User Fees and Taxes: What's the Difference?

Politicians and bureaucrats are notorious for manufacturing euphemisms--clever but deceptive substitutes for what they really mean but don't want to admit. That's how the phrase "revenue enhancement" entered the vocabulary--from our courageous friends in government who can't bring themselves to say "tax hike."

Right now in Lansing, there's a bipartisan effort to increase so-called "user fees." Millions of dollars in additional state revenues have been proposed by the governor, legislators, and the bureaucracy under the "user fee" label.

Sometimes, a user fee is indeed a user fee. But other times it's not that at all; instead, it's a tax hike disguised by a misnomer.

When someone chooses to use a government service and must pay for it, he's paying a user fee. Furthermore, what he pays should cover the cost of the service he's receiving; if it also pays for something he isn't getting or doesn't want, then he's paying both a user fee and a tax. Taxes differ from user fees in that paying them isn't a matter of choice and what you pay is not tied to what you get.

In principle, true user fees make a lot of sense. If you use a service, you pay for it. You don't pay if you don't use. Most people understand--and support--user fees for such things as toll roads, harbors and waterways, and even certain parks and recreational facilities. Each person has to make a rational economic decision: Is this service really worth the price or should I choose a more economical option?

One proposal, to raise by $3 to a total of $13 the cost of obtaining a birth certificate, probably qualifies--but many others do not.

Boosting the charge employers must pay to settle a workers' compensation case is a tax hike, not a user fee. Authorizing the Civil Rights Department to charge the firms that it investigates likewise means a tax hike, not a user fee. Other deceptions of the same order include a special assessment on insurance premiums to fund certain Insurance Bureau operations, higher charges for dry cleaning inspections, and an increase in the mandatory "fee" for child care licenses.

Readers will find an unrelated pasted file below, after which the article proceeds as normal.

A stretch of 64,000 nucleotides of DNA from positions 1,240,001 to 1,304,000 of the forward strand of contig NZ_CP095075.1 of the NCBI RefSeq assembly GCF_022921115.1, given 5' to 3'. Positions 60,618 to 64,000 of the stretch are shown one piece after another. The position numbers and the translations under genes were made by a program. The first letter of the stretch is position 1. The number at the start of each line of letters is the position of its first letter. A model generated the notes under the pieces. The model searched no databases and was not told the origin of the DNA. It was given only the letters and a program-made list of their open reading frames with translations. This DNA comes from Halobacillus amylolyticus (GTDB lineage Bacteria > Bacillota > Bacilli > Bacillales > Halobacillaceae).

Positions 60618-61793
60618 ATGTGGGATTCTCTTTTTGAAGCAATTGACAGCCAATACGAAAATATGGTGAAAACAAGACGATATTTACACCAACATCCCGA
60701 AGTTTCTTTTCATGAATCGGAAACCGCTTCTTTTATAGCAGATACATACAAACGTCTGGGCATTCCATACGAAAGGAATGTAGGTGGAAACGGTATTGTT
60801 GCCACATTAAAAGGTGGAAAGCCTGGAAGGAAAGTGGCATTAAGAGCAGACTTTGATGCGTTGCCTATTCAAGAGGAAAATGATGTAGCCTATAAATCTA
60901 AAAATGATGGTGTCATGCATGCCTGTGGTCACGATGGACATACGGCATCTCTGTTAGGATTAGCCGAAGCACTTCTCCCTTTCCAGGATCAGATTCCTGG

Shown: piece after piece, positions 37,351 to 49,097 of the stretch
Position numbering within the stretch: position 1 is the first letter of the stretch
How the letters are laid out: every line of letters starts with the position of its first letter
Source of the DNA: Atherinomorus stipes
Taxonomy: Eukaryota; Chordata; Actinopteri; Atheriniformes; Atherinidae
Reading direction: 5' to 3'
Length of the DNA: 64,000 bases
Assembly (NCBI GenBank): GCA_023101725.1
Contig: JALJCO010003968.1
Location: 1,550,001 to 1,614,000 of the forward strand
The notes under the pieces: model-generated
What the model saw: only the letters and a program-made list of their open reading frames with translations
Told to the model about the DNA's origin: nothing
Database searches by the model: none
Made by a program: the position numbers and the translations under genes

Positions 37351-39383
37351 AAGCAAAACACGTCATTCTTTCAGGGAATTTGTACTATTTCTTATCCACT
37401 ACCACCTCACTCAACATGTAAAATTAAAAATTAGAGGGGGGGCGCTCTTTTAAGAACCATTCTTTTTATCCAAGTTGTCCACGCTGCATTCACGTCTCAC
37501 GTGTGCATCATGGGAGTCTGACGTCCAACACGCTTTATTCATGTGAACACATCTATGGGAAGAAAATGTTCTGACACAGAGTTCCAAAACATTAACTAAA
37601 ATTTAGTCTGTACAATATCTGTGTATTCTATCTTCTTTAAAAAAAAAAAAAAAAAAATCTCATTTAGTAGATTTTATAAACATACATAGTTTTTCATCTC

Another proposal which has already passed the Senate would increase the charge that parents pay for tests on newborn babies from $22 to $25 for the purpose of testing every Michigan newborn for congenital adrenal hyperplasia, a genetic disorder that afflicts between 12 and 15 babies statewide each year. Because this test would be mandated, the $3 charge flunks the choice criterion for being a user fee. However well intentioned, it's a tax.

Former Gov. Blanchard's Fire Safety Task Force recently issued a report to Gov. Engler. It's loaded with recommendations for more public sector spending and mandates, including an ill-advised proposal for municipalities to get into the fire insurance business. The various "fees" the task force suggests are so obviously "taxes" that at least the report left out the deceptive adjective "user" in many cases.

The Engler administration promised no new taxes. It shouldn't go back on that obligation by embracing taxes misnamed as user fees. The legislature and the bureaucracy--ever eager to dig deeper into other people's pockets--shouldn't be allowed to get away with this pretense either.

A tax by any other name is still a tax, and not something that's needed in a weak economy in an already over-taxed state.